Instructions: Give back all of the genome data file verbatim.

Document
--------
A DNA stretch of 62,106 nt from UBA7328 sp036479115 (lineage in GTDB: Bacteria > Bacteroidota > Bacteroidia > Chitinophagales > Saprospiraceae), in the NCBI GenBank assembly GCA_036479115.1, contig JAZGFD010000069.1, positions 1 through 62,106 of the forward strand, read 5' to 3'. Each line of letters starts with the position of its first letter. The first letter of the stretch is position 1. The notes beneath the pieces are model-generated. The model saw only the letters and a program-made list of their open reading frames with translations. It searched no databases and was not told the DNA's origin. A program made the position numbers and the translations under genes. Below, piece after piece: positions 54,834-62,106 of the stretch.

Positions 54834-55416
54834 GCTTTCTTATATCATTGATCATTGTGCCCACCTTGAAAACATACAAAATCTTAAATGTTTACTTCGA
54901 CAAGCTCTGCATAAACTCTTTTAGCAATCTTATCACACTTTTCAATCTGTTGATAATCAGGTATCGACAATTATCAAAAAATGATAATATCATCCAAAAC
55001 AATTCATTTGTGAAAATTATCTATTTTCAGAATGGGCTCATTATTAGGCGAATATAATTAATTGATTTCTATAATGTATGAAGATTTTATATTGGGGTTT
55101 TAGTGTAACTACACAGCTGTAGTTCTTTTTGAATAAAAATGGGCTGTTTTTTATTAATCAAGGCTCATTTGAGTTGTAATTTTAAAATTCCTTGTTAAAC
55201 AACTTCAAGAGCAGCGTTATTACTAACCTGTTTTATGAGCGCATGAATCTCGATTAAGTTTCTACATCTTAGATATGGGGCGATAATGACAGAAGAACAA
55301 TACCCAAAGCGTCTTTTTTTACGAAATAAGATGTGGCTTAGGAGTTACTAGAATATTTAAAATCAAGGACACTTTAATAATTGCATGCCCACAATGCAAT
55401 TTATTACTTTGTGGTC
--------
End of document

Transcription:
A DNA stretch of 62,106 nt from UBA7328 sp036479115 (lineage in GTDB: Bacteria > Bacteroidota > Bacteroidia > Chitinophagales > Saprospiraceae), in the NCBI GenBank assembly GCA_036479115.1, contig JAZGFD010000069.1, positions 1 through 62,106 of the forward strand, read 5' to 3'. Each line of letters starts with the position of its first letter. The first letter of the stretch is position 1. The notes beneath the pieces are model-generated. The model saw only the letters and a program-made list of their open reading frames with translations. It searched no databases and was not told the DNA's origin. A program made the position numbers and the translations under genes. Below, piece after piece: positions 54,834-62,106 of the stretch.

Positions 54834-55416
54834 GCTTTCTTATATCATTGATCATTGTGCCCACCTTGAAAACATACAAAATCTTAAATGTTTACTTCGA
54901 CAAGCTCTGCATAAACTCTTTTAGCAATCTTATCACACTTTTCAATCTGTTGATAATCAGGTATCGACAATTATCAAAAAATGATAATATCATCCAAAAC
55001 AATTCATTTGTGAAAATTATCTATTTTCAGAATGGGCTCATTATTAGGCGAATATAATTAATTGATTTCTATAATGTATGAAGATTTTATATTGGGGTTT
55101 TAGTGTAACTACACAGCTGTAGTTCTTTTTGAATAAAAATGGGCTGTTTTTTATTAATCAAGGCTCATTTGAGTTGTAATTTTAAAATTCCTTGTTAAAC
55201 AACTTCAAGAGCAGCGTTATTACTAACCTGTTTTATGAGCGCATGAATCTCGATTAAGTTTCTACATCTTAGATATGGGGCGATAATGACAGAAGAACAA
55301 TACCCAAAGCGTCTTTTTTTACGAAATAAGATGTGGCTTAGGAGTTACTAGAATATTTAAAATCAAGGACACTTTAATAATTGCATGCCCACAATGCAAT
55401 TTATTACTTTGTGGTC